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Joseph Owens
Re: Best codec/container for my short film
on Feb 20, 2015 at 4:05:13 pm

The OP cross-posted this to another forum and has opted for a dpx workflow... last time I checked, anyway. Seems to be locked into a sequential-file workflow for some reason.

jPo

"I always pass on free advice -- its never of any use to me" Oscar Wilde.


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David Roth Weiss
Re: Best codec/container for my short film
on Feb 20, 2015 at 5:40:40 pm

I guess the OP thinks colorists just push the buttons and the application takes over from there?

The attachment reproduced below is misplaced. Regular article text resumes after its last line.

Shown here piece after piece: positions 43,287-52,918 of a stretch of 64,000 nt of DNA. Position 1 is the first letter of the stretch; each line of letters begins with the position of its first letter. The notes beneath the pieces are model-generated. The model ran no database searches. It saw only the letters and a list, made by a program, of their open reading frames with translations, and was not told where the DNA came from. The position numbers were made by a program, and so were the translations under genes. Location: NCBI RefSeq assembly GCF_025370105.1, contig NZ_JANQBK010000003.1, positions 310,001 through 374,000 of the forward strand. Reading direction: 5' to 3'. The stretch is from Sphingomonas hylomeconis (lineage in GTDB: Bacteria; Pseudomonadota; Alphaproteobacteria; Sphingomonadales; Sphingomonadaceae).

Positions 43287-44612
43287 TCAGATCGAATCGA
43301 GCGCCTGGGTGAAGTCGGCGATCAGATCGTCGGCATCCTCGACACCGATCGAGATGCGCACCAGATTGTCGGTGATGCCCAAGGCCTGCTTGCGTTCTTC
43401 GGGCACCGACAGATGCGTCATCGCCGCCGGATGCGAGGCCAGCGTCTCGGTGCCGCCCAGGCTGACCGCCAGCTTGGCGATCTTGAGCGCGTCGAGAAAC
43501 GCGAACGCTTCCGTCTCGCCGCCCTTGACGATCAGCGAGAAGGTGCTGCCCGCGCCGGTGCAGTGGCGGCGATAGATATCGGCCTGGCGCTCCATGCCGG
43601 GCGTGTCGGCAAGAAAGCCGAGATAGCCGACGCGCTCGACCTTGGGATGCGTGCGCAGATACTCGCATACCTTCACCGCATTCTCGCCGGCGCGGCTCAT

If using Resolve automatically guaranteed good color Blackmagic would really have something. :)

David Roth Weiss
Director/Editor/Colorist
David Weiss Productions


David is a Creative COW contributing editor and a forum host of the Apple Final Cut Pro forum.


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Joakim Ziegler
Re: Best codec/container for my short film
on Mar 3, 2015 at 5:38:25 am

Anything from ProRes HQ 422 to ProRes 4444 or ProRes 4444 XQ (I assume Premiere can do that) will work well. ProRes 4444 XQ can do 12-bit (but I'm not sure Resolve writes it as 12-bit, it writes normal 4444 as 10-bit even though it can also support 12-bit), and is as close to lossless as you can get. It's about 2.5-3 gigs per minute, though, so not extremely lightweight, but still a lot better than any uncompressed options.

--
Joakim Ziegler - Postproduction Supervisor